Holiday Shopping Study: Can Wayfair, Zulily Repeat Black Friday Success?

A report from SimilarWeb analyzes last year’s holiday traffic and the impact of similar drives like Amazon’s Prime Day, in an attempt to predict this year’s trends.

Every year it seems that the holiday shopping period gets longer.

This is largely due to the increase in mobile device use, and the continued expansion of ecommerce driven by both consumers and retailers.

A report from SimilarWeb analyzes last year’s holiday traffic and the impact of similar drives like Amazon’s Prime Day, in an attempt to predict this year’s trends.

It’s no secret that the week of Thanksgiving is one of the biggest retail shopping weeks of the year. However, it seems more people are doing their shopping online.

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Last year saw Black Friday traffic for leading ecommerce sites increase by 100 percent, from both mobile and desktop platforms, as compared to any other day during the previous 12 months. Thanksgiving traffic also increased 73 percent, and Cyber Monday saw an 86 percent increase over normal traffic.

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Certain traditional retailers, like GAP brands, Best Buy, Target, J.C. Penney, Macy’s, and Walmart saw significant gains in their traffic too. On Thanksgiving last year, the retailers experienced an increase in desktop traffic between 128.2 percent and 92.5 percent. There was also an increase of 150.9 percent in mobile traffic to GAP brands sites, which indicates that mobile engagement is going to be more important this year than ever.

There were modest traffic increases on Black Friday overall, and in different categories. There was nearly a 40 percent increase in desktop traffic to Etsy and a 54.6 percent increase in mobile traffic. Nike experienced a 76.1 percent increase in mobile traffic, so it could be helpful to concentrate your marketing efforts on brand loyalty drives.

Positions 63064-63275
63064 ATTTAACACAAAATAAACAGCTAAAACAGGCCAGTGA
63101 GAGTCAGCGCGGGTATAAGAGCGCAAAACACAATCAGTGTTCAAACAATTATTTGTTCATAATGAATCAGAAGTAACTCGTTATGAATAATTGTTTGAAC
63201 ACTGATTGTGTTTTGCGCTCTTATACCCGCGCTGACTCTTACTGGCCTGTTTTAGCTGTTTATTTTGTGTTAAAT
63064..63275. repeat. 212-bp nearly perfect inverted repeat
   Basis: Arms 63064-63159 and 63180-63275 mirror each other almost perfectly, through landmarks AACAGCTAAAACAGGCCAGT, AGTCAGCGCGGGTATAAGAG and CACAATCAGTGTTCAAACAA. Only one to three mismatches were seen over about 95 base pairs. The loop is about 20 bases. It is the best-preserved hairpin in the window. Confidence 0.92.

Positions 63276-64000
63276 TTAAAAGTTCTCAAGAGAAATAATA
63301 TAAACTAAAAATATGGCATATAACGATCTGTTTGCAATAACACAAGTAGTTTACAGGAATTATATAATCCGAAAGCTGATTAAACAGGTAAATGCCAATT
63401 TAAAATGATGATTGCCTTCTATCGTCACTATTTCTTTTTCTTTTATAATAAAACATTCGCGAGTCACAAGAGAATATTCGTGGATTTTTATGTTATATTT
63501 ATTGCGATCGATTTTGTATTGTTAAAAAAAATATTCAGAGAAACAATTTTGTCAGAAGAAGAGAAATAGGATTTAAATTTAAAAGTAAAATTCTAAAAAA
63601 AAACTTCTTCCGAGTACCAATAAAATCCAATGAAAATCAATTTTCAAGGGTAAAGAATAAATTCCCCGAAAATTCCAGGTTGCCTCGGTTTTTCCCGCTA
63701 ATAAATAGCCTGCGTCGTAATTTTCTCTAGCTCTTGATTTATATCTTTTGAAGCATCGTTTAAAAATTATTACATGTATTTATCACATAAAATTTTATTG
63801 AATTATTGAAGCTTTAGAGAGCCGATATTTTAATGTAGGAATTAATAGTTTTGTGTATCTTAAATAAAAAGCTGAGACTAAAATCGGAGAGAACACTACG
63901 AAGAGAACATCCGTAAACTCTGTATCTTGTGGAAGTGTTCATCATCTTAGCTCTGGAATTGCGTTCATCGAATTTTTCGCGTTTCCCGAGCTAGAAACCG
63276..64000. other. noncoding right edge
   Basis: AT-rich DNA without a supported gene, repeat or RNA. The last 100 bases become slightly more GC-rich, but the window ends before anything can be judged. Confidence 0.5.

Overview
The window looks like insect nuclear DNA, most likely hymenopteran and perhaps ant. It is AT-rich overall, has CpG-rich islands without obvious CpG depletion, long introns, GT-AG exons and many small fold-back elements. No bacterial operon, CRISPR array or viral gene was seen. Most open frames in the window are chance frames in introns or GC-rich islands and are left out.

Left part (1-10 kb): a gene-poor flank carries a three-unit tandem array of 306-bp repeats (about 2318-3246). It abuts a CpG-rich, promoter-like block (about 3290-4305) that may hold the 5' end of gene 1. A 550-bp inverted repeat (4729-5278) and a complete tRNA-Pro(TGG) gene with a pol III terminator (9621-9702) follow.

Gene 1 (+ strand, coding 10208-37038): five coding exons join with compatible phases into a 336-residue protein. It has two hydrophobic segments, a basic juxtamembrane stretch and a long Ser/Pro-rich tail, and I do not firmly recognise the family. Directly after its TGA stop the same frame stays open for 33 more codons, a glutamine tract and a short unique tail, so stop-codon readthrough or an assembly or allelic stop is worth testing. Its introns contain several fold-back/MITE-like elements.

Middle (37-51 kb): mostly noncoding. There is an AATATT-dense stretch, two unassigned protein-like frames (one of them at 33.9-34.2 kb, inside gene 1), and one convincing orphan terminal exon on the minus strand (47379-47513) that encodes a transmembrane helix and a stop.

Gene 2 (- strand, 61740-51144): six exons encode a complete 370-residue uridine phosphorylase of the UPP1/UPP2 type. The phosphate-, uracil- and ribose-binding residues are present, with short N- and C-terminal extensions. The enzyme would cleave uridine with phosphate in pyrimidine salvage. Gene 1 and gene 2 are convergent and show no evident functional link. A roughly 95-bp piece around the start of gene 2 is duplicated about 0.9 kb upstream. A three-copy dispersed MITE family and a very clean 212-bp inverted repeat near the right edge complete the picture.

Amazon’s Prime Day event in July demonstrated that even singular e-commerce events can result in increases for the entire digital retail space. Interestingly, Amazon was not the biggest winner on Prime Day, despite generating the highest amount of one day signups for the service.

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Despite — or because of — poking fun at Prime Day, Walmart was the biggest winner with an increase in desktop traffic of 61.9 percent during the Amazon event. Amazon itself saw a respectable increase of 44.9 percent on desktop and a 62.6 percent increase in mobile traffic, but didn’t place higher than second. It shows the power of engaging with an event which generates consumer excitement, even if the campaign is not your own.

Readers: Do you plan to do more shopping online this year?